Johnson & Johnson lands jury's favor in 2nd metal-on-metal hip lawsuit

April 17, 2013 by Arezu Sarvestani

A Chicago jury leaned in Johnson & Johnson's favor this week in finding that the company was not liable for the alleged injuries experienced by a patient implanted with a metal-on-metal ASR XL hip implant.

hip implant illustration

A Chicago jury this week jury ruled in favor of healthcare giant Johnson & Johnson (NYSE:JNJ), rejecting a patient's claims that the company was liable for injuries she allegedly sustained after receiving the metal-on-metal ASR XL hip implant.

The lawsuit is the 2nd tried in a long line of complaints against the metal hips and their manufacturer, DePuy Orthopaedics, which Johnson & Johnson acquired in 1998.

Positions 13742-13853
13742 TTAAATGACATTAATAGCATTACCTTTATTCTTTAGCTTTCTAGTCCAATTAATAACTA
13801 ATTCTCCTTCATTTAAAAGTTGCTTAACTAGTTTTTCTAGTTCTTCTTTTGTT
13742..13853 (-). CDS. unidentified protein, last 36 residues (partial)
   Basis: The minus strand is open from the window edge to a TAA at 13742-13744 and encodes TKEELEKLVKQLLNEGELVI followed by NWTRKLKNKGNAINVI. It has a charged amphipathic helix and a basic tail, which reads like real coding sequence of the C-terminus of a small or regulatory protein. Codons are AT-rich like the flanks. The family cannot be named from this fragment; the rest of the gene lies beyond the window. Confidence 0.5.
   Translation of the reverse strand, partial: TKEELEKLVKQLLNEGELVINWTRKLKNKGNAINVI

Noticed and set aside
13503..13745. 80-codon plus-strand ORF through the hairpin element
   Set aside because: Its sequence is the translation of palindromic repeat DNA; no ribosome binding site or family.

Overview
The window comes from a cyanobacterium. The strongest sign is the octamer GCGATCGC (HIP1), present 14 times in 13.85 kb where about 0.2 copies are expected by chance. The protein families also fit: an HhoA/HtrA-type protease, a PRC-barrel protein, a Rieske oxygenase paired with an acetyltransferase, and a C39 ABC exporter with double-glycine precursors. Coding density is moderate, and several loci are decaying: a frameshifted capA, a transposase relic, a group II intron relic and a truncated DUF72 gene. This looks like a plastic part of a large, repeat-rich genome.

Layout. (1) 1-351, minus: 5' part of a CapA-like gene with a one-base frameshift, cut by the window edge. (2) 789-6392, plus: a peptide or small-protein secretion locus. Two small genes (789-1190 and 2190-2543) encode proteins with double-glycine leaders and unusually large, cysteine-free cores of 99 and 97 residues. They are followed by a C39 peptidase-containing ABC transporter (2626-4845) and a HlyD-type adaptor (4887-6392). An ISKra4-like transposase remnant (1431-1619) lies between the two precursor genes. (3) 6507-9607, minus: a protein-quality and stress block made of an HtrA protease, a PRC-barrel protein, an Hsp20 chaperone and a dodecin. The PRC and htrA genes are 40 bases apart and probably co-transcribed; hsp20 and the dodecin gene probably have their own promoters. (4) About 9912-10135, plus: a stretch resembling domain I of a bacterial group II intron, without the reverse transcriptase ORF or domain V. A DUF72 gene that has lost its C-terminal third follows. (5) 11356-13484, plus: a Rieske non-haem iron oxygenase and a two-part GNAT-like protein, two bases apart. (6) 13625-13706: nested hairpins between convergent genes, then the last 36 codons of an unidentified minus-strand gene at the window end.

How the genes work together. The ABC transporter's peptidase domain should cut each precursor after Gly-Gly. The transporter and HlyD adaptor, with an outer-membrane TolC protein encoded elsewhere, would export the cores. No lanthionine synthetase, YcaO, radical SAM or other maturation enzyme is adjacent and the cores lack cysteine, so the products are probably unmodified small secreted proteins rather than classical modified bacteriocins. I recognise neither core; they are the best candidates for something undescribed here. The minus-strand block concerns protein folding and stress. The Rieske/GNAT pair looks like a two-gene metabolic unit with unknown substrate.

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The jury, comprised of 7 women and 5 men, handed the win to Johnson & Johnson, denying all claims for damages, but the decision wasn't unanimous.

"There was a majority that was for DePuy and a minority that was for the plaintiff," jury forewoman Ameenah Muhammad- Williams told reporters outside the courthouse. "Their case was not strong enough for all 12 of us to agree."

Plaintiff Carol Strum's lawyers had argued that the components of the metal-on-metal hip implant had rubbed against each other and worn away, releasing minute particles of chromium and cobalt into her blood stream. They had asked for $5 million in compensatory damages.